Wiktenauer logo.png

Page:DiGraſsi his true Arte of Defence (Giacomo di Grassi) 1594.pdf/180

From Wiktenauer
Jump to navigation Jump to search
This page contains changes which are not marked for translation.

This page has been proofread, but needs to be validated.

not caused, through debilitie of nature, but rather hangs about him, because he hath not accustomed to exercise his members thereunto.

There are two things to be considered in this exercise, to wit the hand that moueth, and the thing that is moued, which two things being orderlie laid downe, I hope I shall obtaine as much as I desire. As touching the hand and arme, according as I haue alreadie saide, it was deuided in the treatise of the true Arte, in three partes, that is to saie, into the wrist, the elbowe, and the shoulder, In euerie of the which it is requisite, that it moue most swiftlie and stronglie, regarding alwaies in his motion the qualitie of the weapon that is borne in the hande, the which may be infinite, and therefore I will leaue them and speake onelie of the single sword, because it beareth a certaine proportion and agreement vnto all the rest.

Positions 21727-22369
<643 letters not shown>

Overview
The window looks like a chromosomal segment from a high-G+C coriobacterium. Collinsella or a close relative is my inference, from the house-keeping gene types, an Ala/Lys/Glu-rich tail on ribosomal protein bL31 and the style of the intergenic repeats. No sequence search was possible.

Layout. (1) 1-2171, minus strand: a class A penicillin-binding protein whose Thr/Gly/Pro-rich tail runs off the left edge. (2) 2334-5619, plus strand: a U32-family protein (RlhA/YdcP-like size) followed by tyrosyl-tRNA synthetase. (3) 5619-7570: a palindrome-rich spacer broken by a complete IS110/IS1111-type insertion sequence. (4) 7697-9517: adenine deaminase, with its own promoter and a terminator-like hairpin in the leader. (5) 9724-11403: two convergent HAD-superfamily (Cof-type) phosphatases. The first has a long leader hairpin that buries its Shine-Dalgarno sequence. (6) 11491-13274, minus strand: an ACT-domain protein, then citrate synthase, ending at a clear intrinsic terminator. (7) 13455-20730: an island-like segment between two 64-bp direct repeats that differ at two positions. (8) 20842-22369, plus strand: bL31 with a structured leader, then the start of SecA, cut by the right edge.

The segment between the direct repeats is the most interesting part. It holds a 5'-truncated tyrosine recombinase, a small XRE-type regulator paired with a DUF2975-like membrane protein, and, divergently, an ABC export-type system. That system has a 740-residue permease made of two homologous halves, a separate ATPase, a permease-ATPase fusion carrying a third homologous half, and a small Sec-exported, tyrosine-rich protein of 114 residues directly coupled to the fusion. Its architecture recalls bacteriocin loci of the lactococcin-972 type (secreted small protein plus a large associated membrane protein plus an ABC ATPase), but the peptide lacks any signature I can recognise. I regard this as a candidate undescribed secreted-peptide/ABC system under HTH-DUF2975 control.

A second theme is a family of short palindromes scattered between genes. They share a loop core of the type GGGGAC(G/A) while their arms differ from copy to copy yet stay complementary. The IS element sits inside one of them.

The sword as each man knowes, striketh either with the poynt or with the edge. To strike edgewise, it is required that a man accustome himselfe to strike edgewise as well right as reuersed with some cudgell or other thing apt for the purpose, First practising to fetch the compasse of the shoulder, which is the strongest, and yet the slowest edgeblowe that may be giuen: Next and presentlie after, the cōpasse of the elbowe, then that of the wrist, which is more preste and readie then any of the rest. After certaine daies that he hath exercised these three kindes of compassing edgeblows on after an other as swiftly as he may possible And when he feleth in him selfe that he hath as it were vnlosed all those three knittings or ioyntes of the arme, and can strike and deliuer stronglie from two of those ioyntes, to witte the Elbowe & the Wrist, he shal then let the Shoulder ioynt stand, and accustome to strike stronglie and swiftlie with those two of the Elbow and the Wrist, yet at the lengh and in the ende of all shal onlie in a maner practise that of the VVrist, when he perceiueth his hand-wrist to be well strengthened, deliuering this blowe of the Wrist, twice or thrice, sometimes right, sometims reuersed, once